In addition to East Lansing, 23 other Michigan communities have an income tax. The communities with a standard 1% income tax for residents include: Albion, Battle Creek, Big Rapids, Flint, Grayling, Hamtramck, Hudson, Ionia, Jackson, Lansing, Lapeer, Muskegon, Muskegon Heights, Pontiac, Port Huron, Portland, Springfield, Walker and Benton Harbor. The communities that tax at a higher rate as permitted by statute include: Detroit, Grand Rapids, Highland Park and Saginaw. East Lansing's tax will never exceed 1%.
Mills, when added together, make up the millage rate for a City. The 2017 millage rate for owner-occupied residential homes in Ingham County and the East Lansing Public School District is 60.0410 mills (approximately 36 percent goes to the City and the remainder is collected for Ingham County, East Lansing Schools, Lansing Community College, the State Education Tax, the Ingham Intermediate School District, the Capital Area Transportation Authority and the Capital Regional Airport). The standard way to find out your actual tax amount based on the millage rate is to take that rate and multiply it by the taxable value of your property, then divide the result by 1,000.
Taxable value of a property is the value against which millage rates are levied to determine property taxes. Residents can find out their taxable value here. Taxable value can also be found on a resident’s property tax bill.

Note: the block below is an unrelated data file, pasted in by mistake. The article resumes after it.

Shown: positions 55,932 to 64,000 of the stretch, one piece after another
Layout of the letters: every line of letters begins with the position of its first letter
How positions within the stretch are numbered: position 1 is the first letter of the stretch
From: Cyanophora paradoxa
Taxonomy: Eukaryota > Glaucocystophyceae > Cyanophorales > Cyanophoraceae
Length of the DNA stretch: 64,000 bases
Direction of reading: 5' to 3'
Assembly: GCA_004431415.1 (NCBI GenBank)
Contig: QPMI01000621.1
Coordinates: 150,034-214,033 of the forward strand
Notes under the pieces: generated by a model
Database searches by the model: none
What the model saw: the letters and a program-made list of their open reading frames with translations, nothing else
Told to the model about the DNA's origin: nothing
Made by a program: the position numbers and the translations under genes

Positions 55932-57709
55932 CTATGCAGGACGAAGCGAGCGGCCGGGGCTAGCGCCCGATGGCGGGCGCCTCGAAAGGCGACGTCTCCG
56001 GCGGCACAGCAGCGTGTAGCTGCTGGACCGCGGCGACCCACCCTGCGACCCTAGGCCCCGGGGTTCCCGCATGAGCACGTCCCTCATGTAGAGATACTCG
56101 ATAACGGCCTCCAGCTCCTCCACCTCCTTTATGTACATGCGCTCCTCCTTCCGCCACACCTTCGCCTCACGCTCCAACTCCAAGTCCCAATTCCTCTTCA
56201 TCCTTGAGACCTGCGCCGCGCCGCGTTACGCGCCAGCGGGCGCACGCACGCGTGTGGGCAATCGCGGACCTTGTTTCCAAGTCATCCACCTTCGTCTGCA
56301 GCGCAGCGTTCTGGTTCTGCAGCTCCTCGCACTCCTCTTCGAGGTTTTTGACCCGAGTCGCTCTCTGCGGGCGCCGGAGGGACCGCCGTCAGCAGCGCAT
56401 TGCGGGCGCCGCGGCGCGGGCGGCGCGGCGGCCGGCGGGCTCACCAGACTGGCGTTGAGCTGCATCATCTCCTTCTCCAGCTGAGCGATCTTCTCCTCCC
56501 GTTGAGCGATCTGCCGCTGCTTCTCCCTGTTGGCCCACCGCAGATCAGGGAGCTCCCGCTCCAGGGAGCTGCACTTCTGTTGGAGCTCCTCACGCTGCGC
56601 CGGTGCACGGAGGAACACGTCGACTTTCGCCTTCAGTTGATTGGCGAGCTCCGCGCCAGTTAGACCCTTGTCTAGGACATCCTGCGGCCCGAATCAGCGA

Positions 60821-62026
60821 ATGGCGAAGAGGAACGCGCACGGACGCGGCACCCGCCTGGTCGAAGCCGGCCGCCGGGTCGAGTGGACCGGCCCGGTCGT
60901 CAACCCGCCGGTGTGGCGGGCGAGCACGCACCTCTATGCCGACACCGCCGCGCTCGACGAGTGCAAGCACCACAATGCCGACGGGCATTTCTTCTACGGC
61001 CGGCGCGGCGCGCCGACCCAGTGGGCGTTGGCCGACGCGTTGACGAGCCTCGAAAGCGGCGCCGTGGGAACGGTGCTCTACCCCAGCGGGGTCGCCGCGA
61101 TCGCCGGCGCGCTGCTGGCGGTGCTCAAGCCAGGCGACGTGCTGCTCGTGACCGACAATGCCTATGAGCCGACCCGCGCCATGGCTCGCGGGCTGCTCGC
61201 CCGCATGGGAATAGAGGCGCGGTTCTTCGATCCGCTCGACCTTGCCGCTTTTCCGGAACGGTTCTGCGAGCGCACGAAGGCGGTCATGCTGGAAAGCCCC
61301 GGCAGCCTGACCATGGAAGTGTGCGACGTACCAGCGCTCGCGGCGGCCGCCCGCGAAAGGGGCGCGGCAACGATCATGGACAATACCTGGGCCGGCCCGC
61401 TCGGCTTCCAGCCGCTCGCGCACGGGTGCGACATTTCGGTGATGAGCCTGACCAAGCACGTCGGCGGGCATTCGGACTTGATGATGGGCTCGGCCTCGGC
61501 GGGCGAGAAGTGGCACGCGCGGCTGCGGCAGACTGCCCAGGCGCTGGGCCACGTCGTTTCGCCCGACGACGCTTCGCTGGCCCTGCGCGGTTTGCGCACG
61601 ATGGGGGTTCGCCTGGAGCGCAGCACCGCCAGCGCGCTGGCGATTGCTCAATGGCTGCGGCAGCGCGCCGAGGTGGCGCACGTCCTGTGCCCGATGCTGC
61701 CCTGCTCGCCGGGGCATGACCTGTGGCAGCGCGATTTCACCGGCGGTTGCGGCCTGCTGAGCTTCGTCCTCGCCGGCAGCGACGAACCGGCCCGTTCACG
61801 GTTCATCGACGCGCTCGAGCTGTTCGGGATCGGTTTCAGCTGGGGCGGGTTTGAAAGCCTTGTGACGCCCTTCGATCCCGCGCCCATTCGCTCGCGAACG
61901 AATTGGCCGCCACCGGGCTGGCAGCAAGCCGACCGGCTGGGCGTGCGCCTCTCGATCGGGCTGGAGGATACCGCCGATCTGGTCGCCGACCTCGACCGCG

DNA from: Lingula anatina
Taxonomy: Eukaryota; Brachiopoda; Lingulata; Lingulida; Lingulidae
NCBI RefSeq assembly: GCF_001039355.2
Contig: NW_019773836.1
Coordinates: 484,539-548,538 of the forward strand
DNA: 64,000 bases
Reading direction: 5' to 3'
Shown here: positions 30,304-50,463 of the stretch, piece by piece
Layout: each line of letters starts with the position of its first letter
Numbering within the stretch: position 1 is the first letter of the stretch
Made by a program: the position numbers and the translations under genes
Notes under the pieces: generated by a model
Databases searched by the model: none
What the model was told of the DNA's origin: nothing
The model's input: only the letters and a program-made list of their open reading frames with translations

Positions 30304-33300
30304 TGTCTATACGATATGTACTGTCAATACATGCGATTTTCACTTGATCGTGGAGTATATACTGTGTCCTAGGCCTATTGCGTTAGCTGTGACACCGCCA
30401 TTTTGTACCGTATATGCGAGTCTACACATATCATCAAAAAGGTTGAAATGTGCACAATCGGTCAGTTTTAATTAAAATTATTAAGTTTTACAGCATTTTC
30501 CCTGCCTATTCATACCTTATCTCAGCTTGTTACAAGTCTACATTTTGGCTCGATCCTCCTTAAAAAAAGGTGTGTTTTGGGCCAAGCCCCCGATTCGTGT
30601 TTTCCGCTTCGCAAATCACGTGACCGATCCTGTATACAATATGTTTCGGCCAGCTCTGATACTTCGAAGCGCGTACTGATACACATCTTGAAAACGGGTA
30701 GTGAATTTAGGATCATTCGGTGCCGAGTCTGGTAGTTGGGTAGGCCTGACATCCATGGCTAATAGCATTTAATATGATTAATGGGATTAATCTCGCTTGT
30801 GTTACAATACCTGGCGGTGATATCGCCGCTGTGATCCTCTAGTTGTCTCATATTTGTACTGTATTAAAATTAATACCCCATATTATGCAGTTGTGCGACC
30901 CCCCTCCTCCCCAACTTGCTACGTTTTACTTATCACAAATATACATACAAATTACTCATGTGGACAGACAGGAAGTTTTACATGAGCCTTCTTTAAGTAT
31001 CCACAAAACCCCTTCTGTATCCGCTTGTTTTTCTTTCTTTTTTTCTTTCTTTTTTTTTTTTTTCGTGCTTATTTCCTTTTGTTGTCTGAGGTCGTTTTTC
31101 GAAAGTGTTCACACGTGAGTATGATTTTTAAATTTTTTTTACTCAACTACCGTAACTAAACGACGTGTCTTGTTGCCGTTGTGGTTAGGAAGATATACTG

Income tax information is confidential except where a court orders the release of information. Council members will not have access to this information whether the City chooses to have the state administer the tax or a private contractor administer the tax. It will be no different than their Federal or State tax information. All filings are confidential per MCL 141.674.
425 agreements will not generally be impacted by the income tax. The agreements all contemplate the possibility of an income tax and designate the residents as City residents for such a purpose and designate the tax revenues as belonging to the City. The millage proposed to be assessed along with the income tax will still be above the various millage amounts required to be given back to the Townships under the revenue sharing provisions. The Townships will still get their share pursuant to the agreements regardless of an income tax.